Government and Politics in South Asia

By Craig Baxter; Yogendra K. Malik et al. | Go to book overview

19
Political Culture and Heritage

THE POLITICAL SYSTEMS OF THE THIRD WORLD are marked by violent upheaval, revolution, and military intervention in politics. There are only a few nations among the developing countries that have been able to maintain a system of stable and representative government. From 1948 until the 1980s, Sri Lanka was one of these countries. Even with civil war threatening the unity of the country since 1983, Sri Lanka has maintained its democratic institutions. How was Sri Lanka able to maintain this record of political stability and representative democracy? It is one of the poorest nations in the world, with a per capita gross national product of $700 per year. 1 In addition, a wide gap exists between the rich and the poor. And yet representative government and stability persisted. An examination of Sri Lanka reveals many factors that have led to the political stability the country has experienced as well as other factors that one would expect to lead to instability and violence. Despite the violence that Sri Lanka is currently experiencing, it has been able to maintain its democratic institutions. The following chapters explore why Sri Lanka has been successful thus far in establishing a stable political system; they also describe the threats to that stability. Specifically, they examine the cultural and historical heritage of Sri Lanka, the nature of its political institutions, the style of leadership exhibited by its leaders, and the ethnic problems and divisions in the society that threaten to destabilize it. The present chapter describes some of the basic features of the country, its historical heritage, and the social structure of its society.


Geography

The island now known as Sri Lanka has long been known for its natural beauty and lush vegetation. Located at the foot of the South Asian sub

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Government and Politics in South Asia
Table of contents

Table of contents

  • Title Page iii
  • Contents vii
  • Tables and Illustrations ix
  • Preface to the Fourth Edition xi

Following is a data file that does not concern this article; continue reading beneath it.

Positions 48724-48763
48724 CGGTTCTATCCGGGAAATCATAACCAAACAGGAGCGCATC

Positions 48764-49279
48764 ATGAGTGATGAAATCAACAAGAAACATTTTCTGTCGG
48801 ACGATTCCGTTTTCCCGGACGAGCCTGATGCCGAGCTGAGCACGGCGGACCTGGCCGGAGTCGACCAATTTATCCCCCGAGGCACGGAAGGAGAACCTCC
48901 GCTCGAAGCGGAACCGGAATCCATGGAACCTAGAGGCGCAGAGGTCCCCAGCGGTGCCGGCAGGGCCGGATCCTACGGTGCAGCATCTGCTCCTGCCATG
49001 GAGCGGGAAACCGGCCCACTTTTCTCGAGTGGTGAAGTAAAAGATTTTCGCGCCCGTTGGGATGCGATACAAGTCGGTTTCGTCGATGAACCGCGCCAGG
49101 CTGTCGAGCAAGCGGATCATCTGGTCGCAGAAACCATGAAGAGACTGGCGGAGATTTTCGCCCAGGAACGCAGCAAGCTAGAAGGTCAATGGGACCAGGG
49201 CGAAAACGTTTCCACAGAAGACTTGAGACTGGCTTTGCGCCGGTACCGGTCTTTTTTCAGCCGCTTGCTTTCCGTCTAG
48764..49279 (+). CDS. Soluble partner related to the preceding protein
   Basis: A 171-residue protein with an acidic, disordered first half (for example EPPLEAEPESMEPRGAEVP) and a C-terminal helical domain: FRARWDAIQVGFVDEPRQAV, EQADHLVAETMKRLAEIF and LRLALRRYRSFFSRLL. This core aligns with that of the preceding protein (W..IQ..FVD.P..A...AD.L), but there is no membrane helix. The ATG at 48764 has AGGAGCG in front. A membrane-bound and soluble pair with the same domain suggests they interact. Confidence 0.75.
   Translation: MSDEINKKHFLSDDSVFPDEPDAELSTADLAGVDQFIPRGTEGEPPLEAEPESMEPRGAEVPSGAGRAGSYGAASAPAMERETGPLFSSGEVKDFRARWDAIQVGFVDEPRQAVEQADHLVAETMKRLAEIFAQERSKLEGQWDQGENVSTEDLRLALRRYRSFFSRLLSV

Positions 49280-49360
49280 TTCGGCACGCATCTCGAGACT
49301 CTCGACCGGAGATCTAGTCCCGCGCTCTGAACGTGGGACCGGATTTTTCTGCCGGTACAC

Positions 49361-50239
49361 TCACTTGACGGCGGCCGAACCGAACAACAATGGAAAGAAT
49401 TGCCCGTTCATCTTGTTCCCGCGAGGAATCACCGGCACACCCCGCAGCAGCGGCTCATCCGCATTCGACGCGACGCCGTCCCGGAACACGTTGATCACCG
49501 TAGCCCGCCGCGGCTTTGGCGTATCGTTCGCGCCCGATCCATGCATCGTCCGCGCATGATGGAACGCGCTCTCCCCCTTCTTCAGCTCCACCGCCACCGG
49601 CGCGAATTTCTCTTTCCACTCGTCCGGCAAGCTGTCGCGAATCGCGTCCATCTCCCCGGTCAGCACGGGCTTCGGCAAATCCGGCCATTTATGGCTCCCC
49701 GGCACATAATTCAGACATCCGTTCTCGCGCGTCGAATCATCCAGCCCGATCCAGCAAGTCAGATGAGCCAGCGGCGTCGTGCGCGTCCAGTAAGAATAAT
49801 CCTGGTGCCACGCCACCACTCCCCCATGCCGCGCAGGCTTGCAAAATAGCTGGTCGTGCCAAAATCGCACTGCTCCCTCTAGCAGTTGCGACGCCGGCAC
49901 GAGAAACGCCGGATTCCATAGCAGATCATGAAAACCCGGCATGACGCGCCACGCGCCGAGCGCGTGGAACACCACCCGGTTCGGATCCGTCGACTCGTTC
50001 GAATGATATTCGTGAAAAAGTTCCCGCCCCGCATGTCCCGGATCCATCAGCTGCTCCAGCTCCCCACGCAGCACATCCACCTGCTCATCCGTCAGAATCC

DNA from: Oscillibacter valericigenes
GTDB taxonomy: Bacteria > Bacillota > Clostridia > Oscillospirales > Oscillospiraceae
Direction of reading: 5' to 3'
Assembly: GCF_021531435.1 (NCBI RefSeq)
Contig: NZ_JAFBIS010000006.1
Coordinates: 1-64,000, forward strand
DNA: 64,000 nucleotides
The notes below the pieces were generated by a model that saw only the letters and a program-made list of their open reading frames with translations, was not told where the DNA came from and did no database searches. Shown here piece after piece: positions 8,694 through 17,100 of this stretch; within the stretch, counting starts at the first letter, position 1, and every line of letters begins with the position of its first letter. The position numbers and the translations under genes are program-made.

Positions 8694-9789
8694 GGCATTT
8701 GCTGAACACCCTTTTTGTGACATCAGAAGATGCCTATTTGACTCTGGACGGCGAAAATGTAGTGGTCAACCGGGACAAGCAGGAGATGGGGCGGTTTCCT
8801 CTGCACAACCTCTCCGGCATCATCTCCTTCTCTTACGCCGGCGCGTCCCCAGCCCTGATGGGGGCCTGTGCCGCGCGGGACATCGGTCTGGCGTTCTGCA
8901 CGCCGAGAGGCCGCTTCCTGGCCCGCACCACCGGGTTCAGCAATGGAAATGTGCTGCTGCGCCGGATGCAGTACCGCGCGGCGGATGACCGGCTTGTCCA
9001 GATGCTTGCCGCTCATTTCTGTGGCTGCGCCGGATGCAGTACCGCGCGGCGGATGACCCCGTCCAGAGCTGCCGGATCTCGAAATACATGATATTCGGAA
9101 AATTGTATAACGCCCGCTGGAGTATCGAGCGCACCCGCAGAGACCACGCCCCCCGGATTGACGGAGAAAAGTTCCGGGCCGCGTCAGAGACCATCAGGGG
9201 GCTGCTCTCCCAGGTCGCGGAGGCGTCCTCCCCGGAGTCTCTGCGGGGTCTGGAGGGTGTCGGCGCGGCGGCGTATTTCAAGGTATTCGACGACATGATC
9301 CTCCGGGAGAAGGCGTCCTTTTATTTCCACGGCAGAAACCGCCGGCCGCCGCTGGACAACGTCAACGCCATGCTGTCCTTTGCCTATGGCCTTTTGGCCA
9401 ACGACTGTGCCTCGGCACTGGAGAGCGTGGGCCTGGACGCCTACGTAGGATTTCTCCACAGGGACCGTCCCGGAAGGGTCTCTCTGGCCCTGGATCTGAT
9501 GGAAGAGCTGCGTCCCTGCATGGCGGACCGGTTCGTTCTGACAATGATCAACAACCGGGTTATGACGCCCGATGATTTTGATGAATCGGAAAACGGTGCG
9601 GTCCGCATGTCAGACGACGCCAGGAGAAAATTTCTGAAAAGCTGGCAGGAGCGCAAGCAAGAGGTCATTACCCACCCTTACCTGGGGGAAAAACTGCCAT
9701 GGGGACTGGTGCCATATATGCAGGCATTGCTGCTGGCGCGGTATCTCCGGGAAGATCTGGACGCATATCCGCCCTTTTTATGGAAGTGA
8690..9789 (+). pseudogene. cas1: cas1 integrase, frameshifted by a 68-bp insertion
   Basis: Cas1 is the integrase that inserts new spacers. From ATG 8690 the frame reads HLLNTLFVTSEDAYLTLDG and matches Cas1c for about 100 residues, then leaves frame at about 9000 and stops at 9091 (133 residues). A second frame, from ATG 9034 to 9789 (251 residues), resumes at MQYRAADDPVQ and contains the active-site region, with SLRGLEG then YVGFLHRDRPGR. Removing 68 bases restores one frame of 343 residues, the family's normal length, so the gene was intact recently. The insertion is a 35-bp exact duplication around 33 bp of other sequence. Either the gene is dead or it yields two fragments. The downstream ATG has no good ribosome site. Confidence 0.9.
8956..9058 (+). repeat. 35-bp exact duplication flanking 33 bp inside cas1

• Introduction 1
  • Notes 4
  • 1 - The Governance of South Asia Under the British 5
  • Suggested Readings 18
  • Part One - INDIA 19
  • 2 - Political Culture and Heritage 21
  • Suggested Readings 52
  • 3 - Political Institutions and Governmental Processes 55
  • Suggested Readings 90
  • 4 - Political Parties and Political Leaders 92
  • Suggested Readings 120
  • 5 - Groups and Multiple Demands on the System 122
  • Suggested Readings 139
  • 6 - Conflict Mediation 140
  • Suggested Readings 150
  • 7 - Modernization and Development: Prospects and Problems 151
  • Suggested Readings 159
  • Part Two - PAKISTAN 161
  • 8 - Political Culture and Heritage 163
  • Suggested Readings 174
  • 9 - Government Structure 175
  • Suggested Readings 183
  • 10 - Political Parties and Political Leaders 184
  • Suggested Readings 200
  • 11 - Conflict and Mediation 202
  • Suggested Readings 212
  • 12 - Policy Issues 213
  • Suggested Readings 223
  • 13: Modernization and Development 224
  • Part Three - BANGLADESH 231
  • 14 - Political Culture and Heritage 233
  • Suggested Readings 246
  • 15 - Government Institutions 247
  • Suggested Readings 257
  • 16 - Elections, Parties, and Interest Groups 259
  • Suggested Readings 279
  • 17 - Conflicts and Resolution 281
  • Suggested Readings 291
  • 18 - Modernization and Development: Prospects and Problems 292
  • Suggested Readings 299
  • Part Four - SRI LANKA 301
  • 19: Political Culture and Heritage 303
  • 20: Government Structure 316
  • 21: Political Parties and Interest Groups 331
  • 22: Conflict Mediation 346
  • 23: The Search for Prosperity 352
  • 24 - Modernization and Development: Prospects and Problems 358
  • Suggested Readings 362
  • Part Five - SOUTH ASIA 365
  • 25 - Nepal, Bhutan, and the Maldives 367
  • Suggested Readings 381
  • 26 - South Asia as a Region and in the World System 382
  • Suggested Readings 402
  • 27 - Conclusion: Democracy and Authoritarianism in South Asia 404
  • Suggested Readings 411
  • Statistical Appendix 413
  • Index 415
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